Two jobs that have just completed at 74 were really key for me. Both were student accommodation amenity design schemes and both were for the same client – Future Generation. One was Luxurio in Loughborough and the other was Guilden Village in Guildford. Both projects were incredibly enjoyable because the client was so open to ideas. They have a really infectious passion and energy and absolutely nothing was too ‘out there’ not to be considered, because they really aspire to being ahead of the curve. This resulted in some very striking aesthetics, with colours and patterns running from the ﬂoor up the walls at Luxurio – whilst the size of Guilden Village allowed us to integrate everything from mini golf to swings, to a ‘secret’ neon games room with retro arcade machines, pool table and the latest games consoles, all accessed through a bookcase in the library room.
Right now, I’m working on a BTR scheme in Milton Keynes, which I also worked on the concept stages for. It’s in the private residential sector, so has been a real learning curve for me too. I’m also working on the amenity spaces for a student accommodation scheme in Cork for client CA Ventures, who are also really open to ‘out there’ ideas, as well as always challenging us to pursue design excellence. They’re really looking for the highest-quality contemporary design from the best designers in their work and it’s great having that high bar to aim for.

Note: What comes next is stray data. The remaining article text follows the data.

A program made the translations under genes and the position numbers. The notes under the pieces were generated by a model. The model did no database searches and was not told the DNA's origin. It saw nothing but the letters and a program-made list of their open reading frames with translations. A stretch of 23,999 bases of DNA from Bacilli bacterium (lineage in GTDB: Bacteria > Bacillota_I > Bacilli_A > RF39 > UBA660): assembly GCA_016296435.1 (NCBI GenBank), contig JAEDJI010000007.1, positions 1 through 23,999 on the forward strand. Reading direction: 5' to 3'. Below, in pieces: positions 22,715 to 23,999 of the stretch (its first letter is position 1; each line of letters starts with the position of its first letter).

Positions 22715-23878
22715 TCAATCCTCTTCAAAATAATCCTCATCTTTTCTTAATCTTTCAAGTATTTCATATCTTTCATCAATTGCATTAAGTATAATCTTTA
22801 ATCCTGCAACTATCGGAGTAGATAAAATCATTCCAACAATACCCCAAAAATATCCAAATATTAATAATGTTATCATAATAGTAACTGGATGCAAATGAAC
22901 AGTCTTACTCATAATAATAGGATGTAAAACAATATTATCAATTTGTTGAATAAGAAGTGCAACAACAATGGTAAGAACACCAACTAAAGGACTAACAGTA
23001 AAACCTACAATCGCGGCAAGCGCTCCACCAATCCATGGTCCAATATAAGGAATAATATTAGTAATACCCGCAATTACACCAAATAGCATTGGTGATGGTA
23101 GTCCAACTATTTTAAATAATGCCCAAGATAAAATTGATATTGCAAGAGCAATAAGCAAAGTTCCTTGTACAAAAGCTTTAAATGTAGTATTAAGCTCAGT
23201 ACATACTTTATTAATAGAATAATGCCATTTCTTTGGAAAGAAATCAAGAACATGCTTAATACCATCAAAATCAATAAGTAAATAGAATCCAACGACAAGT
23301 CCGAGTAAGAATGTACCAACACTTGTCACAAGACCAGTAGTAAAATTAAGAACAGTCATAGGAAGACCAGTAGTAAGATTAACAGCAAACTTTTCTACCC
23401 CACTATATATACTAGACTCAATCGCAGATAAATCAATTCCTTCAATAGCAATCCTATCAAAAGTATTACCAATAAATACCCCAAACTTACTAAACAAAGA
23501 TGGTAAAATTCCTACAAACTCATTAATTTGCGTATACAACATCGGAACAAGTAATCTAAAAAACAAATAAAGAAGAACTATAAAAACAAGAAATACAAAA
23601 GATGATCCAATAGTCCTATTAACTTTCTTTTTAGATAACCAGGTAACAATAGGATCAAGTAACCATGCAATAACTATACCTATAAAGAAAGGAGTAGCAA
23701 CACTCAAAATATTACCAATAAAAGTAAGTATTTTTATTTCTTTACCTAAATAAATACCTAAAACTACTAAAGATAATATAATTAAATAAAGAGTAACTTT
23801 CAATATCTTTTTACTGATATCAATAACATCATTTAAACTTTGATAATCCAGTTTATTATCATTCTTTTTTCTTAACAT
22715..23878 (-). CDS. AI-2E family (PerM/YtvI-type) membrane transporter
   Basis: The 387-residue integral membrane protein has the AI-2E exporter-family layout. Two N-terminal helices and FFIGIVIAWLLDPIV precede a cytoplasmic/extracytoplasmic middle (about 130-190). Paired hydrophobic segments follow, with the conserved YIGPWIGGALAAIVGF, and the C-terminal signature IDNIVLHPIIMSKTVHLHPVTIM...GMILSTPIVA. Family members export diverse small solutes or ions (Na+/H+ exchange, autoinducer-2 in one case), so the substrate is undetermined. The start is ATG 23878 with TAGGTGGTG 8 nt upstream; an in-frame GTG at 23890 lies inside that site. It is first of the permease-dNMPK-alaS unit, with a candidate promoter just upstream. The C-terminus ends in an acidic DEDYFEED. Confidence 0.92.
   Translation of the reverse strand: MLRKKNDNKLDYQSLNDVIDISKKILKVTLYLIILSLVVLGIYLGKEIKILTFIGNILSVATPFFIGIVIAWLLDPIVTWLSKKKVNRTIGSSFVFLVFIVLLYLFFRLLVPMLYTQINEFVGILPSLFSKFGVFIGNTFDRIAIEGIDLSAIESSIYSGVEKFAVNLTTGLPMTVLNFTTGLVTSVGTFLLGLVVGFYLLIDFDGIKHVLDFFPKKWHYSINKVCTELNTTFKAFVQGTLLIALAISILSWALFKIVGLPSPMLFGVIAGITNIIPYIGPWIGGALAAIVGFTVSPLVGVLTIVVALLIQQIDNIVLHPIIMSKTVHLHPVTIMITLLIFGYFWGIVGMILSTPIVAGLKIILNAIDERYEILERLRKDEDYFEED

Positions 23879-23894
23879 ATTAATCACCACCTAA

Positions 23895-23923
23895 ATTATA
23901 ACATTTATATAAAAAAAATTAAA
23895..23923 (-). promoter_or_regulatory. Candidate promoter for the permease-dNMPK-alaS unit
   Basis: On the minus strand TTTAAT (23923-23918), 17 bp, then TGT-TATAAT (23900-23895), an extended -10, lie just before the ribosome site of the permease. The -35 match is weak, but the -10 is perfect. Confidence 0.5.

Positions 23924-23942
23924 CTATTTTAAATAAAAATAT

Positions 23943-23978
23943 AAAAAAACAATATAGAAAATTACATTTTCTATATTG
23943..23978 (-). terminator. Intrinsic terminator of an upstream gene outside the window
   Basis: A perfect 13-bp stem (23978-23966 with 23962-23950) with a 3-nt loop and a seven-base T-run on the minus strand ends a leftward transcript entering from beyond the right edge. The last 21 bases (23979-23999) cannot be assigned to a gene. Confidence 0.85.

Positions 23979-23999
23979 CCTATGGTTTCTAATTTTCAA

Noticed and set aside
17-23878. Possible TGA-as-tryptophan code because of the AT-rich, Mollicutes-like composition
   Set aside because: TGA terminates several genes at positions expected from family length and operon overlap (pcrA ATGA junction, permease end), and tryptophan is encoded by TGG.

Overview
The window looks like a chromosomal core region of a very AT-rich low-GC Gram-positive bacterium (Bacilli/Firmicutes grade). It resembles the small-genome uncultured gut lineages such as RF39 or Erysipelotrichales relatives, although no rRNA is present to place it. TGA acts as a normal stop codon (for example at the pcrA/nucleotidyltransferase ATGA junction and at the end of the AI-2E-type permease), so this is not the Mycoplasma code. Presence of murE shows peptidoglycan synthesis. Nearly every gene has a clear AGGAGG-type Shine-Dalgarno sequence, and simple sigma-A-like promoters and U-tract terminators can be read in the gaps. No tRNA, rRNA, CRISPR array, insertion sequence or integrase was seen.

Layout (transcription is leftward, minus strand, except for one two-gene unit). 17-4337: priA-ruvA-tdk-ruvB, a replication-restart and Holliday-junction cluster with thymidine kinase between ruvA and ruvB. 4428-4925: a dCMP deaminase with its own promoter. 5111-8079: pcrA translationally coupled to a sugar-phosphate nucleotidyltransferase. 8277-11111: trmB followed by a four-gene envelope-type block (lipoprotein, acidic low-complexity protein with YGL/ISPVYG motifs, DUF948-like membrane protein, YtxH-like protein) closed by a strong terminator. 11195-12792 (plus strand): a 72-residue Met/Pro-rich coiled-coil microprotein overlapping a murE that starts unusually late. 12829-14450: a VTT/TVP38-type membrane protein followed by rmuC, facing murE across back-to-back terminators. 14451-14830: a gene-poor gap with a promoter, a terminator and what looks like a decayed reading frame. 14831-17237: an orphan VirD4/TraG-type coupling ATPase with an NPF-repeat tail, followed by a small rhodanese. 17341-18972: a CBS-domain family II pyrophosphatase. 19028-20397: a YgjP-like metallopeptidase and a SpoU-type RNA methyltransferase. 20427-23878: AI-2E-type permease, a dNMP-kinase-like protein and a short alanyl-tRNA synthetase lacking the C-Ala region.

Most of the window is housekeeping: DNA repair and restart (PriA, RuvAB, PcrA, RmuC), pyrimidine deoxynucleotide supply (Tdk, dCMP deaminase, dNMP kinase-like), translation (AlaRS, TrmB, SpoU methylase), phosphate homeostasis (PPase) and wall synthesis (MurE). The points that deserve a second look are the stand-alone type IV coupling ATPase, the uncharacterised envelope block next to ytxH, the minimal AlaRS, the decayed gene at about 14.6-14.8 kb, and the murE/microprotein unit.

What core skills have you developed?
I deﬁnitely enjoy playing to my strengths at the start of projects. Even if I’m not working on that particular scheme as it develops, I love throwing out unexpected ideas at the concept stage and seeing how people react to them. I’m definitely not afraid of colour either and I love putting together the overall palette for the scheme and integrating colour and materials. Space-planning is another core strength and I’m also famous in the studio for my PhotoShop skills!
Why did you decide to join 74?
I think mainly because their jobs were so diﬀerent from anything I’d done. They were in the residential sector, but the really fun bits. I loved their work on their website and I immediately saw they would be able to ﬁll in some gaps in my skillset, which has absolutely proved to be the case. Finally, because it’s not a huge team and I knew I’d get to run projects, rather than having to repeat a single, more narrow function in a larger practice.
Do you have a design ethos?
Fun! I love to create really fun, unusual spaces and the freedom to do that and really express my aesthetic is what it’s all about for me.
What advice would you give to younger designers beginning their profession?
That no idea is a stupid idea, however wild or out there. Your idea may not make it into the ﬁnal project, but it may be the starting point for other ideas to bounce oﬀ that until everyone arrives at an idea that really works. It may be intimidating to suggest things when you’re new and fresh, but there are loads of great projects out there that started with one crazy thought.
What are your plans for the future?
To carry on honing my skills, working on great projects and create, create, create!